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HERITAGE

First Nations groups fight to save Cape Town’s Two Rivers Urban Park

First Nations groups fight to save Cape Town’s Two Rivers Urban Park
From left, Chief Noel of the Cochoqua, Paramount chief Fredericks of the !Aman and Nama, Paramount Chief Aran of the Garinghaicona XhoiXhoi Traditional Council and Melvin Christian Arendse of the Qoranha Transfrontier at a gathering of five First Nations groups and more than 30 civic organisations and environmental groups in the growing fight against the proposed River Club development in Cape Town. (Photo: supplied)

‘!Khutse hui ida |hoaba sida lumisa’ (Creator, help us to unite for our natural and cultural heritage) and save Two Rivers Urban Park. This prayer was made by Bradley van Sitters, President Cyril Ramaphosa’s imbongi, at a gathering on Wednesday of five First Nations groups, and more than 30 civic organisations and environmental groups in the growing fight against the proposed River Club development in Cape Town.

A gathering of First Nations groups and more than 30 civic organisations and environmental groups announced the intention to collectively apply for provincial heritage status for Cape Town’s Two Rivers Urban Park (TRUP) at the confluence of the Black and Liesbeek rivers.

The area is a place of deep history, they say, and potentially a place of healing important to all South Africans. The heritage move aims to galvanise Heritage Western Cape (HWC) to carry out its own assessment of the broader precinct in the hope of protecting it.

There is a provisional protection order on the River Club property alone, which ends early in 2020. However, it has been mired in appeals from the developer, the City of Cape Town and two provincial departments.

Melvin Christian Arendse of the Qoranha Transfrontier, said yesterday that the First Nations had asked the civics to support an immediate application for provisional protection for the broader area — and they also intend to apply for national heritage status. The other First Nations represented were the Goringhaicona XhoiXhoi Traditional Council, the !Aman Traditional Authority, the !Xarra Restorative Justice Forum and the Cochoqua Royal Council.

The purpose of this is to mobilise public support from a range of different stakeholders for the idea that this area is really important,” said Observatory Civic Association (OCA) chairman Leslie London. “It’s sacred, it’s important for our heritage. It’s important for the Xhoi and the First Nations, but also for all of us in South Africa and also everyone on the planet because of the deep, deep history.”

The joint press conference was held at the South African Astronomical Observatory’s (SAAO) auditorium, which will be in the teeth of the development proposed by Liesbeek Leisure Property Trust (LLPT) should it go ahead. The SAAO is a national monument in line for World Heritage Status and has itself independently objected to the development; it is not part of the collective application.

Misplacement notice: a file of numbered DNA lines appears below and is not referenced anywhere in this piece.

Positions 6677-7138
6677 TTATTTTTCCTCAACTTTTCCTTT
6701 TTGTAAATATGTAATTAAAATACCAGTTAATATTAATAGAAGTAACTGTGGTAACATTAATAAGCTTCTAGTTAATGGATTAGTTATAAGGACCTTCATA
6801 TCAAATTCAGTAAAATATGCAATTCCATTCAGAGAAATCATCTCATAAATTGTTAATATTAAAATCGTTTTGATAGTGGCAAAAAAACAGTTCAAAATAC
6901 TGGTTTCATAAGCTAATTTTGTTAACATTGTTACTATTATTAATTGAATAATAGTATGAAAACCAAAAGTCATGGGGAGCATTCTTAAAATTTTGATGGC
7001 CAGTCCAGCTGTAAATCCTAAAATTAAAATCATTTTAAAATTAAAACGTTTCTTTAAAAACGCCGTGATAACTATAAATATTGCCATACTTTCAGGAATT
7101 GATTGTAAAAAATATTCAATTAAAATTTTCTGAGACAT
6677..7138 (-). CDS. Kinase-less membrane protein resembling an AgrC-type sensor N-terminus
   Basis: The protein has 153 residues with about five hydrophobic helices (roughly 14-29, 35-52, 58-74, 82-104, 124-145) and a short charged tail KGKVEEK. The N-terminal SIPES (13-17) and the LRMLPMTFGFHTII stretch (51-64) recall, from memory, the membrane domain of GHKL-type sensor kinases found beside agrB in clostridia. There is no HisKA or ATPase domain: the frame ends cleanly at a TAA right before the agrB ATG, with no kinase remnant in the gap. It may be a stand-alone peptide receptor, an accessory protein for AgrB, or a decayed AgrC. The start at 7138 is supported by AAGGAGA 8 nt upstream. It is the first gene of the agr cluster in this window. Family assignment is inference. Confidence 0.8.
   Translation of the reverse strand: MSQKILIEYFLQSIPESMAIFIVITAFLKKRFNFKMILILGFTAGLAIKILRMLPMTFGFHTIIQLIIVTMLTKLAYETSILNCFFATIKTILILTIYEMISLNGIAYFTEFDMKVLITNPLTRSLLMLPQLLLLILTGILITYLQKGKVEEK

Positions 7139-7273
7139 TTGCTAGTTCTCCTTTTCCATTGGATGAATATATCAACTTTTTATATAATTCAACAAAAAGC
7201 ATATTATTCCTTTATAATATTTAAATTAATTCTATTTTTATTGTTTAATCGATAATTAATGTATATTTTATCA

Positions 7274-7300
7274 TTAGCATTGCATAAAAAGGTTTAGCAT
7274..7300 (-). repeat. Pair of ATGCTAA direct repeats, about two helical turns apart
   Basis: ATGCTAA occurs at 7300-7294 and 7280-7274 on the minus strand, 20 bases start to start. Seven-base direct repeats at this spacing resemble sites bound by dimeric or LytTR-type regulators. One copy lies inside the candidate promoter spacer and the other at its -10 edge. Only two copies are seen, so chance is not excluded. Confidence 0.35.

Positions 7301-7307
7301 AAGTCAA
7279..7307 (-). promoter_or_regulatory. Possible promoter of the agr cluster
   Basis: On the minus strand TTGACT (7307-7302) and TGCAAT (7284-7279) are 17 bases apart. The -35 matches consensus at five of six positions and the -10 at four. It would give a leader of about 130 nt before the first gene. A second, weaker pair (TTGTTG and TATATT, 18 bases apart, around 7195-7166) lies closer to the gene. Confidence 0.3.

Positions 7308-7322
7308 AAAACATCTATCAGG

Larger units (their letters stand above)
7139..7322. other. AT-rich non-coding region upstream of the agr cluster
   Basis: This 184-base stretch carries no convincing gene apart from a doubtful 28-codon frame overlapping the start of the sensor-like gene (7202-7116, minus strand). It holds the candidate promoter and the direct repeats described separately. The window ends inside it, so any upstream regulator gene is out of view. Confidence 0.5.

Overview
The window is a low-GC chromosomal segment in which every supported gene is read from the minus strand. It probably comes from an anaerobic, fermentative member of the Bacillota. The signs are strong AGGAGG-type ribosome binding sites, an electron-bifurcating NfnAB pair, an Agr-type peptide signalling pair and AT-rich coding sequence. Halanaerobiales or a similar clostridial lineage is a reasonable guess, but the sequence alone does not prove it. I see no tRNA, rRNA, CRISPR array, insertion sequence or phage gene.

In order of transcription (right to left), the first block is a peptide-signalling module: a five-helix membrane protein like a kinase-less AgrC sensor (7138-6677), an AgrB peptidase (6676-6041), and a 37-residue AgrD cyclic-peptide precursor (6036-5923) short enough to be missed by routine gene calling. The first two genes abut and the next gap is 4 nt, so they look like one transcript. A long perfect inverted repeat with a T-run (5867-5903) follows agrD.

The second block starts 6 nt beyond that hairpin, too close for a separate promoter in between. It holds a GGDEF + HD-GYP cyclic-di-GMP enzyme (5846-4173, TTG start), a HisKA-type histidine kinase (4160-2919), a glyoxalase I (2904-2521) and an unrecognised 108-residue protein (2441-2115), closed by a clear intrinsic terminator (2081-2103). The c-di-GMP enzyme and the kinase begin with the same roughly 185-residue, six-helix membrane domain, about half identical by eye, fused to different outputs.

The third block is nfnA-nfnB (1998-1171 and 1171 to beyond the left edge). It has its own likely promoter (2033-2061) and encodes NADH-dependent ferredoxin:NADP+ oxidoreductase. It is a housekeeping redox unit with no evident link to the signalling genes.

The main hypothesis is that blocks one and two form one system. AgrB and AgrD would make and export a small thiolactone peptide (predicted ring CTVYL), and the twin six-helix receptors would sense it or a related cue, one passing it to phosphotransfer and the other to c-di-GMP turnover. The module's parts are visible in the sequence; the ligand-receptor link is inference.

Wednesday 18 December 2019 was also the deadline set by the City for comment on its Local Spatial Development Framework for the area. LLPT has proposed an extensive R4-billion development for residential and commercial use. The objecting collective said yesterday the proposed development has been written into the framework, paving the way for it to go ahead.

On Wednesday, they presented an impassioned picture of the area not only as a place where South Africa’s beginnings and soul are rooted, full of memory for nations who had been erased systematically from the country’s history by colonial forces, but also potentially as a place of healing for the nation.

It was here in 1510 that the first battles against the Portuguese oppressors were fought and won, said Tauriq Jenkins, Supreme High Commissioner of the Goringhaicona Khoema Council and member of the OCA.

So this is a place of the first encounter of ground zero, but also a place where we can hold a reconciliation of an entire nation, a reconciliation of healing that has not taken place since… that moment when that ancient pole was placed on this ancient terrain and the iron fence put up by Jan van Riebeek that divided us.”

Arendse said Observatory, along with Kalk Bay and Muizenberg, was one of the last bits of romance in Cape Town’s infrastructure and society, and it was lunacy to bring the huge development along with its huge waste pollution problems to the rivers.

Also present were Paramount chief Aran of the Garinghaicona XhoiXhoi Traditional Council, Paramount Chief Fredericks of the !Aman and Nama, as well as Chief Noel, political adviser to the Paramountcy Johannes of Cochoqua.

Members of the supporting civics also spoke, including William Leith of the Princess Vlei Forum, who said the process for its heritage application was already quite advanced and it believed the process could be replicated in Observatory and around the country.

Numerous environmental organisations were also present. The proposed development, set at the confluence of the Black and Liesbeek rivers, has implications for the wetland, water retention and the wildlife and ecosystems there. DM

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